Nazih Abdul-Hamed al-Ruqai, also known as Abu Anas al-Libi, had been interrogated without a lawyer on the USS San Antonio Navy ship.
But he was flown to New York when chronic health problems worsened after he stopped eating and drinking, officials said.
"He has several chronic, pre-existing health conditions," a U.S. official told The Washington Post. "The extent only became clear after his capture."
Ruqai's wife, Umm Abdul Rahman, told CNN her husband was infected with hepatitis C, which damages the liver.
Ruqai, 49, was arrested and placed in Justice Department custody after he left the San Antonio and before he arrived in New York late Saturday, officials said in announcing Ruqai's U.S. arrival Monday.
He was taken on arrival in New York to a medical facility, they said. His condition has improved, The New York Times reported.
Ruqai, who speaks Arabic and English, will be appointed a lawyer when he appears in U.S. District Court in lower Manhattan, officials said.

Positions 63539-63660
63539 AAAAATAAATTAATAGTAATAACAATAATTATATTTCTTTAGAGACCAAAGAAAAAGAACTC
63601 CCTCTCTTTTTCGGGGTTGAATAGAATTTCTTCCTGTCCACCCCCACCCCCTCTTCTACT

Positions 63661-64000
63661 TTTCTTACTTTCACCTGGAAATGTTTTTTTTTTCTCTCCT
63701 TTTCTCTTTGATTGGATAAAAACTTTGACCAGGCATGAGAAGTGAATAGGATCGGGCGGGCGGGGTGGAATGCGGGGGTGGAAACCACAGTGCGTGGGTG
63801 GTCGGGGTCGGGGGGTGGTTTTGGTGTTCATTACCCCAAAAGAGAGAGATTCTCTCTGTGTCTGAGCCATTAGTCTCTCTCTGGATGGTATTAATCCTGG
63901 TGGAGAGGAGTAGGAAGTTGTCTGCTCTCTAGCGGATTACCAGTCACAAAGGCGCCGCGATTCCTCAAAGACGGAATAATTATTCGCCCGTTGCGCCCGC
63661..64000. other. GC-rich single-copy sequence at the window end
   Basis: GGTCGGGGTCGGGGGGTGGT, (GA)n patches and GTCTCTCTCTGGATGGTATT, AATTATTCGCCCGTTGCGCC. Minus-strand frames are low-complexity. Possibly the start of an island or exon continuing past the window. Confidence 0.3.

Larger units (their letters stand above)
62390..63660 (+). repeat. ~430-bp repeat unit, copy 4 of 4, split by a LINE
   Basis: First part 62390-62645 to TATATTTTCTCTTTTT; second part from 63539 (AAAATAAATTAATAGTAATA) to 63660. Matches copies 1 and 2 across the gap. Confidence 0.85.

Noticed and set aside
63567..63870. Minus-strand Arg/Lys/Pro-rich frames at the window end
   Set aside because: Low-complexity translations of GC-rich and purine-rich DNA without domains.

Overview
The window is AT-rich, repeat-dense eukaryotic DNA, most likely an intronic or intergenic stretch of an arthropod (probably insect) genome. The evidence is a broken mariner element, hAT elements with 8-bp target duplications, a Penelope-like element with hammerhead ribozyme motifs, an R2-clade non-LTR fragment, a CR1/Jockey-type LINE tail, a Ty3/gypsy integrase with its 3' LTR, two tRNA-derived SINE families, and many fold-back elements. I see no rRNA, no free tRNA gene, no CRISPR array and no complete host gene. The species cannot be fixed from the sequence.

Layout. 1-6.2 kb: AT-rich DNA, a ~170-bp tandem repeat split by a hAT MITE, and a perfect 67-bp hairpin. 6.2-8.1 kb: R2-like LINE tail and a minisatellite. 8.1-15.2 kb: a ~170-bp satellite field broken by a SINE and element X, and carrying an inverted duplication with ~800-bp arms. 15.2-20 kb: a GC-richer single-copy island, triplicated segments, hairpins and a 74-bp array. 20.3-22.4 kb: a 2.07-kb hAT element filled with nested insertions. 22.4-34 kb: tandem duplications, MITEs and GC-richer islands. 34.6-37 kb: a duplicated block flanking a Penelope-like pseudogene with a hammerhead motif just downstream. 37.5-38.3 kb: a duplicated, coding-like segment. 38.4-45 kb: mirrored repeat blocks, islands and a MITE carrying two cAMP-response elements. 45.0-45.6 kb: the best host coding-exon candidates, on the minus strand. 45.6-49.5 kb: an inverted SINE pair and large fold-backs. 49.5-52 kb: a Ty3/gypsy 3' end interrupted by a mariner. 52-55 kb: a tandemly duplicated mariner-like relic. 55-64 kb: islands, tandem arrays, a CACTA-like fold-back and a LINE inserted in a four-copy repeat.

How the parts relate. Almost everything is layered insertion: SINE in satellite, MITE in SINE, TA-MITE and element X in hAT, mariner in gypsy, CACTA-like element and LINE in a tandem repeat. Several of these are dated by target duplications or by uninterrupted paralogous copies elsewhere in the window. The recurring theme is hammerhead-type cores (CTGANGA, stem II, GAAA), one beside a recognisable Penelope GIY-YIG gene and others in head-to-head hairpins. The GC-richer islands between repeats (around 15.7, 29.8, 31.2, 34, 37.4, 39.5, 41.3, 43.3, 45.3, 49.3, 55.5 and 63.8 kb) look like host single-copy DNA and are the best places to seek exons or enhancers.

The government will then have to work through the lawyer if it wants to communicate further with him.
Ruqai was captured Oct. 5 in his native Tripoli, Libya, by U.S. Army Delta Force operators who caught him as he was returning home from morning prayers.
He was indicted in New York in 2000 on charges of conspiring with Osama bin Laden in plots to attack U.S. forces in Saudi Arabia, Yemen and Somalia. He was also indicated in the 1998 U.S. Embassy bombings in Nairobi, Kenya, and Dar es Salaam, Tanzania, which killed 224 people, including 12 Americans.
Rahman told CNN Oct. 7 her husband was innocent of the U.S. accusations and said he left al-Qaida in 1996, two years before the embassy bombings.
"I am sure of what I am saying -- he did not take part in any bombing anywhere in the world," Rahman said. "He participated in the jihad in Afghanistan. ... He was a member of al-Qaida and he was personal security for bin Laden -- that's true -- but he did not take part in any operation."
Four of Ruqai's co-defendants were convicted of carrying out the embassy bombings in a 2001 trial in New York. All were sentenced to life in prison.
Ruqai returned to his native Libya in 2011 to participate in the revolt against Moammar Gadhafi.
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